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## Algebraic numbers as sequences… [closed]

Is a number algebraic iff it can be written as the limit of a sequence of the form $\langle \frac{an + b}{cn + d} \rangle_{n \in \mathbb{N}}$ where $a, b, c$ and $d \in \mathbb{Q}$ are constants.

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I don't understand the question. – Igor Rivin Dec 1 2011 at 15:57
Igor what don't you understand? – George Lazou Dec 1 2011 at 16:02
@George Lazou: What you wrote down is not a sequence. Do you mean that $a, b, c, d$ stay constant and $n$ runs through the positive integers? If so, please say it. – Igor Rivin Dec 1 2011 at 16:07
I'm sure Igor understands what the words mean and what the question says. But maybe he wants to know why you are asking it. Do you already know one direction? Do you have any evidence for thinking this is true? What were you doing when you thought this question? Things like that would help. – Francis Adams Dec 1 2011 at 16:08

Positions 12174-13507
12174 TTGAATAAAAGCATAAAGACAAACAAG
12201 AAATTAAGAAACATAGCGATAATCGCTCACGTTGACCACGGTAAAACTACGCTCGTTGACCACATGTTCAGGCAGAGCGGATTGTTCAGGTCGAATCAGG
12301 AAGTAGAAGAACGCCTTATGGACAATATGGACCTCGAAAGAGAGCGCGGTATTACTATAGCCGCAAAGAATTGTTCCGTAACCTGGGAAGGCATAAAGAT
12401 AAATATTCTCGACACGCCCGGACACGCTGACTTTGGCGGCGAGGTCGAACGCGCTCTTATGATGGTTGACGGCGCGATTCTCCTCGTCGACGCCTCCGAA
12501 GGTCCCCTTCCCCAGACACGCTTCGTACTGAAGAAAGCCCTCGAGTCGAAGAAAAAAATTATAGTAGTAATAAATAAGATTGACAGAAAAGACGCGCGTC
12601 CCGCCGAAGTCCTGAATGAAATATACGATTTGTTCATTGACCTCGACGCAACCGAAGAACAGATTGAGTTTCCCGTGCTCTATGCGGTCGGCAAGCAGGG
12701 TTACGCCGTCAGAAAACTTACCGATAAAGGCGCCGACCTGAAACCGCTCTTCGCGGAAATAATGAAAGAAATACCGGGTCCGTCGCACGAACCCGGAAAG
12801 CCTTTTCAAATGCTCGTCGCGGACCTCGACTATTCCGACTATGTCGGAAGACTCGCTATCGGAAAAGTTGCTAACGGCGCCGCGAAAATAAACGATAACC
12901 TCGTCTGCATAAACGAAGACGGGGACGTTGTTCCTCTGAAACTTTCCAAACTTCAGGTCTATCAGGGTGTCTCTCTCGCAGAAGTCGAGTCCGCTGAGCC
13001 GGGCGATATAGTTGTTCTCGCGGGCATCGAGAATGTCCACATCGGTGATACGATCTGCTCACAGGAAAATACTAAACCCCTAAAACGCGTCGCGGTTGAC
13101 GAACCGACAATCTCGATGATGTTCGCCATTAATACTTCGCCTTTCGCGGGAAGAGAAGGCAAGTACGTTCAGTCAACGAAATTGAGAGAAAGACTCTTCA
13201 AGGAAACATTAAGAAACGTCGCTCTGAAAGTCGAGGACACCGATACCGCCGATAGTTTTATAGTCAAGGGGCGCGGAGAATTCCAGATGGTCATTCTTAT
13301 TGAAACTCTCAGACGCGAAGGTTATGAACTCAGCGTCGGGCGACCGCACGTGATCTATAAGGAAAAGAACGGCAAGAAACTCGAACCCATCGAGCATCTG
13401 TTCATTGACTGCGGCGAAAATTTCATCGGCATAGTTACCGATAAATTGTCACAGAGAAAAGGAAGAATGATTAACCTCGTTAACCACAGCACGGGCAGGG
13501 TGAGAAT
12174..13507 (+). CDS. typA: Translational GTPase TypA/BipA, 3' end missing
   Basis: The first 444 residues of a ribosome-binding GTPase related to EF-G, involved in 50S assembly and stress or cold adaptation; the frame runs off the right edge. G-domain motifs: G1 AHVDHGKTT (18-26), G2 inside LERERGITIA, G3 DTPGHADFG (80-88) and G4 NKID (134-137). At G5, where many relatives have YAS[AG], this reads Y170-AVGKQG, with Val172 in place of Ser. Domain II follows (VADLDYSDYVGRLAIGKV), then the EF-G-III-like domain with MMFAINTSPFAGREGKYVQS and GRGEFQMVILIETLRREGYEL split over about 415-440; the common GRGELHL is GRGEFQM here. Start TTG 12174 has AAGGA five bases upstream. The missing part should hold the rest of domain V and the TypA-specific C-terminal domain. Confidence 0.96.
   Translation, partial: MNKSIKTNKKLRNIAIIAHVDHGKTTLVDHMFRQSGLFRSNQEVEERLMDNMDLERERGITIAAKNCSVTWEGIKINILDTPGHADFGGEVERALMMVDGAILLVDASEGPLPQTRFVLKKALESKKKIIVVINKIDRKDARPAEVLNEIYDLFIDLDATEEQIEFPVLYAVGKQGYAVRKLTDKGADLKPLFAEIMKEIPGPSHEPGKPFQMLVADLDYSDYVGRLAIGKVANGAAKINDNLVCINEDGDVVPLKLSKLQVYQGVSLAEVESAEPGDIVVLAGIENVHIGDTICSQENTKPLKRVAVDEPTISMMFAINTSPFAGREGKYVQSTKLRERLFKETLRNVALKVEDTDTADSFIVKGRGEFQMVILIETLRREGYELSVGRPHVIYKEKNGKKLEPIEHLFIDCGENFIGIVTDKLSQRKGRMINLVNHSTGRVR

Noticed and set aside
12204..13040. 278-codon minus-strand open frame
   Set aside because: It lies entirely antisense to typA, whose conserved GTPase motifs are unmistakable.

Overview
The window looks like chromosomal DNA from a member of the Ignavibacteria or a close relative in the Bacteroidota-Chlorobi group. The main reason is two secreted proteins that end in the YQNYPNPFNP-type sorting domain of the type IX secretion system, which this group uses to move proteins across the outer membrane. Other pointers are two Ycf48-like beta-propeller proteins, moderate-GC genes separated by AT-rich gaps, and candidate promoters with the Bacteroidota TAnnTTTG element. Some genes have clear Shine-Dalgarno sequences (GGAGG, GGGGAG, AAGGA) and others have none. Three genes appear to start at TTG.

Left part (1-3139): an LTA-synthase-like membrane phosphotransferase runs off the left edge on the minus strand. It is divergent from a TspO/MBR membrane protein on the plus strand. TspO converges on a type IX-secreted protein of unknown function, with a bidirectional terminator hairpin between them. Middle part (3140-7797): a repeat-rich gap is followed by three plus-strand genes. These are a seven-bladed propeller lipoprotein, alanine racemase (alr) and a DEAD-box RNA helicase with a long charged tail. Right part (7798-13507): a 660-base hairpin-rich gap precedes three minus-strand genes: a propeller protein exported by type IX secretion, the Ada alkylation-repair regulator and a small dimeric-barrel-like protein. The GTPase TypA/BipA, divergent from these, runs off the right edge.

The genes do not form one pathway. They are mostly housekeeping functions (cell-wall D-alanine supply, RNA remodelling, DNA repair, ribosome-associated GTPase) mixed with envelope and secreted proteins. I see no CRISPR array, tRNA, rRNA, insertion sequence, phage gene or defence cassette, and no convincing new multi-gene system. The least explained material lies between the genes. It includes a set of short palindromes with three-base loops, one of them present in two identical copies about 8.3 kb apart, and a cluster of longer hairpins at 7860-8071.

If, as Igor guessed, $a,b,c,d$ are supposed to remain constant while $n$ increases, then the limit is $a/c$, hence not only algebraic but rational. If, on the other hand, $a,b,c,d$ are allowed to depend on $n$, then every real number occurs as such a limit. Either way, it isn't a research-level question, so perhaps something else was intended --- but what? – Andreas Blass Dec 1 2011 at 16:12